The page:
I’ve said this many times in the past, I’m not a fan of box jumps as a tool for conditioning, The purpose of plyometric work is to learn how to generate force (accelerate), but more so, how to absorb it (decelerate). You are defeating the purpose jumping up and down on a tall box like a chimpanzee on crack. More pressingly, they become very demanding on your body when you perform them in that fashion. This opens the door for potential injury.

There are far better options. I’d opt for something with less impact that’s not going to sacrifice future training quality (kettlebell swings, med ball slams, battle ropes, sled work).

2. Push-Ups with elbows flared out

 

PushUpForm

Even though Push-Ups are underrated — and don’t get the respect it deserves for its versatility — being able to do them properly is not an easy task for beginners, especially women. Push-Ups with your elbows flared out isn’t an ideal position. A technical error like that becomes problematic simply because it puts undue stress onto your elbows and shoulders. Moreover, what you’ll typically see is poor anterior core engagement and virtually no recruitment of the triceps.

The ideal position you want is that of an arrow — placing your left elbow at 8 o’clock, and right elbow at 4 o’clock. Initially, it’s going to be significantly harder, but it will pay dividends in the long haul.

3. Overhead Press

 

OverheadPressForm

Rule of thumb: if you can’t get your arms up overhead without dropping your neck (forward head posture), or over-arching your lower back, then pressing a load over your head is out of the question. Earn the right to do it.

To that end, overhead pressing has never been a main staple in my workouts nor most of my clients, for good reason. The pertinent issue is that a lot of folks can’t do them pain-free. And, in the grand majority of cases, people just demonstrate piss-poor form (top) — it’s like watching a live grenade about to go off.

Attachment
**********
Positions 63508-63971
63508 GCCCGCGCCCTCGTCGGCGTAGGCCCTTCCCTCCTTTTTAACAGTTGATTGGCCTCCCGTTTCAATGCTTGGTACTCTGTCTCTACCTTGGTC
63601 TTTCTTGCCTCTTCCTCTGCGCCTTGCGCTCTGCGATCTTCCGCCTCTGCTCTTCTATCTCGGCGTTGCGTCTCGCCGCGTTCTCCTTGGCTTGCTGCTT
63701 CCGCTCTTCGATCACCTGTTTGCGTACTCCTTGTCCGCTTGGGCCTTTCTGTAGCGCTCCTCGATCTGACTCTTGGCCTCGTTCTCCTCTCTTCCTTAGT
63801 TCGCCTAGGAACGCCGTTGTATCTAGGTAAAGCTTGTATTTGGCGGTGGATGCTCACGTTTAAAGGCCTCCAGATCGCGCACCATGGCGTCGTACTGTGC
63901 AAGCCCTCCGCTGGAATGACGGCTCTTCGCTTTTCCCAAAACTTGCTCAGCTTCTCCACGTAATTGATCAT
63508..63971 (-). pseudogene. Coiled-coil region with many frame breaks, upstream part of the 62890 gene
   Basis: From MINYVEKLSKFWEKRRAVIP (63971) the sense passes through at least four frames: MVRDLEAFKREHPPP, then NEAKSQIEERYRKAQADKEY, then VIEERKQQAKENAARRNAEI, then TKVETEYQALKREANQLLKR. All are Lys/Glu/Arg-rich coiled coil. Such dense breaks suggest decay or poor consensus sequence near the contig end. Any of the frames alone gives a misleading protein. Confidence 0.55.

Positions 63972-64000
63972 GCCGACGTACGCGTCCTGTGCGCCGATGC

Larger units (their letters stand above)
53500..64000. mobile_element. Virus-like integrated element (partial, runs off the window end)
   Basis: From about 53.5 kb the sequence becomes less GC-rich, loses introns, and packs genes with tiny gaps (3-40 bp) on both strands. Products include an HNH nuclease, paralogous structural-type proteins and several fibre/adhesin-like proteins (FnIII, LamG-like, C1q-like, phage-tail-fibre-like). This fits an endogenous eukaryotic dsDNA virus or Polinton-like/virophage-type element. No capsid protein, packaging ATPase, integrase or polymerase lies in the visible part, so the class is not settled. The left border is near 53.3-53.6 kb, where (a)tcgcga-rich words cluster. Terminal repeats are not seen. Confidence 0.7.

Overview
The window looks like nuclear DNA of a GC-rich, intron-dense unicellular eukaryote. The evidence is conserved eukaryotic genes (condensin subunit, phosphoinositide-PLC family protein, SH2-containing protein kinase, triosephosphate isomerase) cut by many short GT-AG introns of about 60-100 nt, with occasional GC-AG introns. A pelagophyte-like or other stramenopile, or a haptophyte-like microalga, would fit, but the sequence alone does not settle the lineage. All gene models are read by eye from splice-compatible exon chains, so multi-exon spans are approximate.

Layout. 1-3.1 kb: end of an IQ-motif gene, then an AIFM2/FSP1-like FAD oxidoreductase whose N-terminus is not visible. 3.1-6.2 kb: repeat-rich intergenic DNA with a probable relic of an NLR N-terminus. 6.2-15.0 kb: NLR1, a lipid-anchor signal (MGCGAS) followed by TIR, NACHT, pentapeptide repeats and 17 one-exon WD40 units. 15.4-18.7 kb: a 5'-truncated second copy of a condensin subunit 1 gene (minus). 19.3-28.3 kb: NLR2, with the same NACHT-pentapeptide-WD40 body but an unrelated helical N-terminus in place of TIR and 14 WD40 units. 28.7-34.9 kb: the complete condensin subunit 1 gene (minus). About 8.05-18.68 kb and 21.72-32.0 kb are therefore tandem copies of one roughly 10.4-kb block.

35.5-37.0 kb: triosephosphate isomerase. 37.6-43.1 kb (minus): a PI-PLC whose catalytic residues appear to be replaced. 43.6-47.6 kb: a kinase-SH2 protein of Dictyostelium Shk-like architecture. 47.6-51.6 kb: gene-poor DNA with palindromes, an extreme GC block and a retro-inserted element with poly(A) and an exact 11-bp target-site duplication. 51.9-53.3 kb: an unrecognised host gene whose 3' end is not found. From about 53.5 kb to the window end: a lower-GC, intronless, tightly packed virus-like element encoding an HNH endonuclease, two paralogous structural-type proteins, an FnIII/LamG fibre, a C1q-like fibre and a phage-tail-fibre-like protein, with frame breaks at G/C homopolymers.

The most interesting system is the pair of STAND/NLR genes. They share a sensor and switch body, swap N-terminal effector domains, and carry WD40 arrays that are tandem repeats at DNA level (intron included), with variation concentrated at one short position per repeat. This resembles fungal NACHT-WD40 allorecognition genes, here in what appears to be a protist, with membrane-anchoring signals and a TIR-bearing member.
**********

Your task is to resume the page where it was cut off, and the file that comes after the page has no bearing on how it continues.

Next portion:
Now, this doesn’t necessarily mean that you should totally discard the movement. In fact, I still have a few of my clients do them from time to time because it is a great exercise. It all comes down to risk-reward.

Bottom line: if you can perform them then have at it… but, do so in an efficient manner (bottom).

4. Deadlift Butchery

 

Many lifters have a tendency to hyperextend through the lower back at the top of the deadlift. Admittedly, I’ve also been guilty of this in the past. This aberrant movement becomes more pronounced as the load gets heavier and heavier.  Don’t believe me? Go to any commercial gym and see for yourself.

In all fairness though, those same people are just unaware of how to actually use their hips.  We’re always going to resort to the path of least resistance. So, in this case it’s much easier to rely on our lower back than our glutes (or lack thereof).

Luckily, this can be easily rectified by pumping the brakes and backing off on the heavy loads to give yourself some time to… yanno, work on technique.

Two ways I’ve found to be extremely helpful in dissociating low back movement for true hip extension is the Hip Thrust and Sumo Deadlift.

5. “Squatty” Kettlebell Swing

 

There’s a world of difference between a knee-dominant movement, and a hip-dominant movement. With that in mind, the most butchered exercise out of the bunch would have to be the Kettlebell Swing. If applied appropriately and executed correctly, it can improve hip strength and build a solid backside. Treating it like a squat, however, ruins many of the benefits.

Did what you just read make you better? Join my newsletter by clicking here because… you absolutely should.

Become An Insider